So what can be done? I have received many enquiries from women who are concerned about their breast implants and I have recently met with two such women who have received treatment at the same hospital under the same surgeon. Both women are disappointed with the outcome of their surgery, both are in constant pain, and both would like the implants removed as soon as possible. In fact one of these women feels that her implants is leaking and the other women definitely knows that her implant is actually folded in half and thus causing a tight band across her chest and this leads to constant pain. This is not what she agreed to. Unfortunately, both of these women have been abandoned by their treating surgeon and the medical group who were initially happy to accept their money for payment of the surgery has been unwilling to provide them with any helpful advice. It would therefore seem that litigation is the only option.
Of course, if litigation is pursued the correct defendant will have to be identified and specific allegations of negligence will have to be included. Obviously each case will be different and some women will complain about the PIP implants and the fact that they should not have had these in the first place. Other women will be complaining because the breast augmentation surgery was not carried out to the standard of which they required.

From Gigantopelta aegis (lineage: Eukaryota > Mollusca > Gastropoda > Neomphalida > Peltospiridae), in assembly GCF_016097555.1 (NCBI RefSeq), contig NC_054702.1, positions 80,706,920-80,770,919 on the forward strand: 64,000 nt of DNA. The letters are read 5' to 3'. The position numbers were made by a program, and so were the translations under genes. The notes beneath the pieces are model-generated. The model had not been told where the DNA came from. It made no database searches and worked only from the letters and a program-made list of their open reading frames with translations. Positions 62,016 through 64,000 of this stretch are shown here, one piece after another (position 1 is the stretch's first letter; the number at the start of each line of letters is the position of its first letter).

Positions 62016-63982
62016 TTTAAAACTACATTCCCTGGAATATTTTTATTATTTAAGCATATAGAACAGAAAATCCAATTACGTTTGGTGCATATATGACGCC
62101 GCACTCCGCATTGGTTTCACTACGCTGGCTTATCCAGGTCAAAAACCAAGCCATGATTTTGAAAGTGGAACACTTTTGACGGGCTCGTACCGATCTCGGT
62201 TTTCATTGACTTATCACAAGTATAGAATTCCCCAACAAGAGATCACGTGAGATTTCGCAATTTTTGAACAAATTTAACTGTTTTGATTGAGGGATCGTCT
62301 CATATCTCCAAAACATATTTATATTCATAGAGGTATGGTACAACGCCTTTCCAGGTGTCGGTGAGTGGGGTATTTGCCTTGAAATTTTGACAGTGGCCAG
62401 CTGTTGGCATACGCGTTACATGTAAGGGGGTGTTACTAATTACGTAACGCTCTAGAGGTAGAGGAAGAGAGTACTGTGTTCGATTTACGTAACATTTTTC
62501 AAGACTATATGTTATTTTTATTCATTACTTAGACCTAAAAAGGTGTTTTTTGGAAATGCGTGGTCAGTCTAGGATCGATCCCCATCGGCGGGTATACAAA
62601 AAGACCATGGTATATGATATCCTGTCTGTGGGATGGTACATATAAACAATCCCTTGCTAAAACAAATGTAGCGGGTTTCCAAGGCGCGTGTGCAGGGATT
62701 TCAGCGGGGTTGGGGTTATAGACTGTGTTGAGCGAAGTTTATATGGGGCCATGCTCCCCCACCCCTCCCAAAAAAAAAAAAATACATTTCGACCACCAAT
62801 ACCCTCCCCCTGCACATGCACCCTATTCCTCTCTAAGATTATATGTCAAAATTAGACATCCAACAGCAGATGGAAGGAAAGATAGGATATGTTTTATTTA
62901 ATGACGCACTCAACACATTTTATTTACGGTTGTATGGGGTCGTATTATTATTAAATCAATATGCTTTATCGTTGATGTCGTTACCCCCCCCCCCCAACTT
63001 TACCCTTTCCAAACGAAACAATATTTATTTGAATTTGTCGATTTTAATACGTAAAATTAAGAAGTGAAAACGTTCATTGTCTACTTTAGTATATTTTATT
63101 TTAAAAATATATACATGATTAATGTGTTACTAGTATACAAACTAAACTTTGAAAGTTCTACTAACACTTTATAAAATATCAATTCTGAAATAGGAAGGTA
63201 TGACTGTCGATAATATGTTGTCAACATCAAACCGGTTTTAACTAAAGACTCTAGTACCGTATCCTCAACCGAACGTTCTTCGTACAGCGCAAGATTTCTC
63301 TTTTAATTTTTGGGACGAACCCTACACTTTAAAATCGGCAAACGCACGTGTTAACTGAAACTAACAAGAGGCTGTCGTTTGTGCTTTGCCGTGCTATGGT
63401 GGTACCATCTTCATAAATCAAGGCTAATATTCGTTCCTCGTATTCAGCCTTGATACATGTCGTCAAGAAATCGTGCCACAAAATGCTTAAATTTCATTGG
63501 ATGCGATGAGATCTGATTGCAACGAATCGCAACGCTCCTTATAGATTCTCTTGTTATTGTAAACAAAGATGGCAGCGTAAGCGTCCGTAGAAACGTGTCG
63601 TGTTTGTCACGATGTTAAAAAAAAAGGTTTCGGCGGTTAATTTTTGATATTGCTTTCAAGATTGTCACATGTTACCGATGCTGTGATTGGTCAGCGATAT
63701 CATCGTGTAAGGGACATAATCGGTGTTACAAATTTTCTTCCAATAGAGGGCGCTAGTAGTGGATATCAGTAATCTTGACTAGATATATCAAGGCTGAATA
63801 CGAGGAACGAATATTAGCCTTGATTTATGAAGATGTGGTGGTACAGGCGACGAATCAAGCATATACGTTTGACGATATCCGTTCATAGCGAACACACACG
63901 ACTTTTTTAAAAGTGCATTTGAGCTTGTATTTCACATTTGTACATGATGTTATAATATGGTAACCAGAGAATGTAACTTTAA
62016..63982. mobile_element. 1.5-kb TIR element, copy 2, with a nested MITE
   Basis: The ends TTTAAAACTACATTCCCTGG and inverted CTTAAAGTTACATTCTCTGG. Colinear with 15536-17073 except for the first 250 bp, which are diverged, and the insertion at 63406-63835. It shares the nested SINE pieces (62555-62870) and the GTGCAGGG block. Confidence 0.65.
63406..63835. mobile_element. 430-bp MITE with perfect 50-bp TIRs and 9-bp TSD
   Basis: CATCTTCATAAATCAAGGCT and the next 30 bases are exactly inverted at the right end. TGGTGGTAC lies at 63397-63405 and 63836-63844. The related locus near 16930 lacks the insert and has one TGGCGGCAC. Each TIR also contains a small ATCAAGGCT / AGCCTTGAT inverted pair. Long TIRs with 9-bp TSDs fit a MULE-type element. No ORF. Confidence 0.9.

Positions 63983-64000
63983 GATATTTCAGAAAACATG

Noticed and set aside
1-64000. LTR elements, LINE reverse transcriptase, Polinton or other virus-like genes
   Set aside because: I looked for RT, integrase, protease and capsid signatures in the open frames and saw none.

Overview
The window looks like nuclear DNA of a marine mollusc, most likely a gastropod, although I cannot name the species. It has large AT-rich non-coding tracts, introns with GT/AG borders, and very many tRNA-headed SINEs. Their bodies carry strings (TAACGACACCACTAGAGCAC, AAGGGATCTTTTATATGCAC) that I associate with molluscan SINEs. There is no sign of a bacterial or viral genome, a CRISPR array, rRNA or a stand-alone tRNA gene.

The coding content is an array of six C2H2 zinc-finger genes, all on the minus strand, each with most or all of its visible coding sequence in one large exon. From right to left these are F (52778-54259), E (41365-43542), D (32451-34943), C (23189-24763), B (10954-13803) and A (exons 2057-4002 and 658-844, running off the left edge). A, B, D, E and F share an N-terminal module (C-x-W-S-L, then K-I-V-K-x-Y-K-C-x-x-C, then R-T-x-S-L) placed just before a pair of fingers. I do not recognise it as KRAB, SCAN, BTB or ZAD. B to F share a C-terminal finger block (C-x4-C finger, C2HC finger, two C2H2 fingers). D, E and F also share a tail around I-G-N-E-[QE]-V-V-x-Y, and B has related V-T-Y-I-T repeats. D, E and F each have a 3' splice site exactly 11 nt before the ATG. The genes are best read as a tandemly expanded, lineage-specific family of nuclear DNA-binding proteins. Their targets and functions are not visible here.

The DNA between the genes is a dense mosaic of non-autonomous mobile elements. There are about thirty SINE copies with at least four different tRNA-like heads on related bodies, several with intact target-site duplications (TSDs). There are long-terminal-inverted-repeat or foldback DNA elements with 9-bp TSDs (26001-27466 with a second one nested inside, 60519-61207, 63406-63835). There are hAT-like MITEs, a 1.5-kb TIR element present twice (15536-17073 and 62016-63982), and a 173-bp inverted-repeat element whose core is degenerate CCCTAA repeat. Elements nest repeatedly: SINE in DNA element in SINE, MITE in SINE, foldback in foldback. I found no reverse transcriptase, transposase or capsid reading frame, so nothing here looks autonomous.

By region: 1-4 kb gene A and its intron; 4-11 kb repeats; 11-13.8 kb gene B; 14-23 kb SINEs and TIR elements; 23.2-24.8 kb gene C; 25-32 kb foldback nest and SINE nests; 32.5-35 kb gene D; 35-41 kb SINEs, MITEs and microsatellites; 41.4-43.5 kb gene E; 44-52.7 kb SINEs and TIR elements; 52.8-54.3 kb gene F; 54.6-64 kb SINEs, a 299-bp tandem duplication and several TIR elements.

The UK Association of Aesthetic Plastic Surgery KAAPS (http://ukaaps.org/) has created a register for women who have had breast augmentation surgery to log their implants and surgeon on to its sister site, The Breast Implant Association (http://www.breastimplantassociation.org/). This can easily help with early identification of any surgeon who has high complication rates and any implant with high problem rates so that the industry can be more proactive in resolving issues that arise. Further, Facebook support groups have also been set out to assist women to discuss the issues that have arisen from the PIP announcement.